Pull Quotes

Pull quotes refer to when a quote appears on its own as special text within the paragraph in a white box, appearing on a particular side, usually larger than the paragraph text and in a different font. These are usually used to make the quote stand out from its surroundings and be a more visual element.

Determine how many pull quotes will be used within a chapter, what side they will pull to, etc.

Textboxes

Textbooks are supplementary pieces of information that appear next to the text but are not considered a part of the text itself. For example, boxes containing activities or exercises, key takeaways, or examples. We recommend keeping the number of different types of boxes limited and consistent.

One common use for textboxes is for Learning Objectives. Learning Objectives appear at the beginning of each chapter (or chapter section) and outline what the reader should expect to learn in this section.

Make rules for each type of box separately. Some potential rules could be about how the box will look, where they will appear in relation to the text, how much content there will be or what wording will be used.

Pressbooks Style

The Pressbooks Style section refers to the number of styling options that are built into the Pressbooks platform.  These styling options are applied by editing the settings of your Pressbook.

Pressbook Theme

There are a number of preset theme options available in Pressbooks.  The standard theme for open textbooks is McLuhan, but you can choose whichever theme best serves your project.  Additionally, if there is something about a preset theme that you would like changed, you can customize the design further by editing the CSS code for whichever theme you are using.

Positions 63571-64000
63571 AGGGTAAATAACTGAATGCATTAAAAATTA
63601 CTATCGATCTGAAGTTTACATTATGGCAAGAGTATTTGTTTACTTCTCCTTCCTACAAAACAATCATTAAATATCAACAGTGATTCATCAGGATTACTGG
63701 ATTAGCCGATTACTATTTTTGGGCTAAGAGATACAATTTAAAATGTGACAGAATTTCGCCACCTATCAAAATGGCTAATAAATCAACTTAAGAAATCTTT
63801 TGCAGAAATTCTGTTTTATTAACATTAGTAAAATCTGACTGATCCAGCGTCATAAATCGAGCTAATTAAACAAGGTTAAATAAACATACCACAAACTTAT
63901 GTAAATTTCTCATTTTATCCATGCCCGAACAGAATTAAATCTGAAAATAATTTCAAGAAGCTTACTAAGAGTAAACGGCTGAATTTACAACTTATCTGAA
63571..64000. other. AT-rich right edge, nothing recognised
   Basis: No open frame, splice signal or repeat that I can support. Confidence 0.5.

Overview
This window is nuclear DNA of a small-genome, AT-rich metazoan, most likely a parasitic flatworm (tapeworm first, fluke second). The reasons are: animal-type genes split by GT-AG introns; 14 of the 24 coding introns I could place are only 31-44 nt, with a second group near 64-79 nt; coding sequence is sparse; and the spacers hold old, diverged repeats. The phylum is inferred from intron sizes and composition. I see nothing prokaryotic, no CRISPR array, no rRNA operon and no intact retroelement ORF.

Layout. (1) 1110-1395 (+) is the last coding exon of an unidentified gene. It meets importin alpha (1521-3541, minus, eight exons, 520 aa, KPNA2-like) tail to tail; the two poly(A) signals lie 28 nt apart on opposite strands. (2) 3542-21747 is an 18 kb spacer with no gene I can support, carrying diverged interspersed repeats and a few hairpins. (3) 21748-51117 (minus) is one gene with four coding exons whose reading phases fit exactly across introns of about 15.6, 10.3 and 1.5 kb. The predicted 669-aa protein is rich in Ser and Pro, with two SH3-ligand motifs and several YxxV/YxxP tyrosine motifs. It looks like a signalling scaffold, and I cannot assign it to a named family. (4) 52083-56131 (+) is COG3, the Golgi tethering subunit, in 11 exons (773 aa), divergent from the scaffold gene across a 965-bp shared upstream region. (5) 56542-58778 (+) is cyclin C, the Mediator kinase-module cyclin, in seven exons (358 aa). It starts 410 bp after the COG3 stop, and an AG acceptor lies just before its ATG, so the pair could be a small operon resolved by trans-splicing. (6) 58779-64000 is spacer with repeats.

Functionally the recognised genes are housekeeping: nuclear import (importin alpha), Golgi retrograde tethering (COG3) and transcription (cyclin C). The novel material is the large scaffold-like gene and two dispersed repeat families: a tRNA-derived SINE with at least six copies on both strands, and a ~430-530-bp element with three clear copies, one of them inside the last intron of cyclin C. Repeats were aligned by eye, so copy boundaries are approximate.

Part & Chapter Numbers

By default, Pressbooks automatically generates part and chapter numbers for your book. These are visible in all book formats. These numbers display on part and chapter title pages as well as on the table of contents (“Automatic Pages and Content”, Pressbooks User Guide). You can choose whether or not to have Part and Chapter numbers automatically appear in the list of contents and index.

Collapse Sections

In order to navigate content more easily, Pressbooks gives you the option of collapsing content by using the H1 Heading. Whenever a H1 heading is used, all content underneath it (until the next H1 heading is found) will be hidden.

Appendices: Abbreviation and Glossary Lists

If your text includes abbreviations and/or glossary terms, it is recommended that you fill out these sections of the style sheet.

A specific list of abbreviations that will be used throughout the textbook will help keep the writing consistent through the writing process and collaboration.  Create a chart listing all of the words that you will be abbreviating and what their abbreviations are. You may want to consider including this abbreviation list as a part of your front matter.

Similarly, a specific list of glossary terms will help streamline the process of applying the Glossary function throughout your textbook. Create a list of all the terms that will appear in your book’s glossary and what their definitions are.  You will also need to determine how often glossary terms will be highlighted in your text (e.g., only the first instance of a term or every time the term appears).

Adaption

License

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UBC Open Text Publishing Guide by Erin Fields; Amanda Grey; Donna Langille; and Clair Swanson is licensed under a Creative Commons Attribution-NonCommercial 4.0 International License, except where otherwise noted.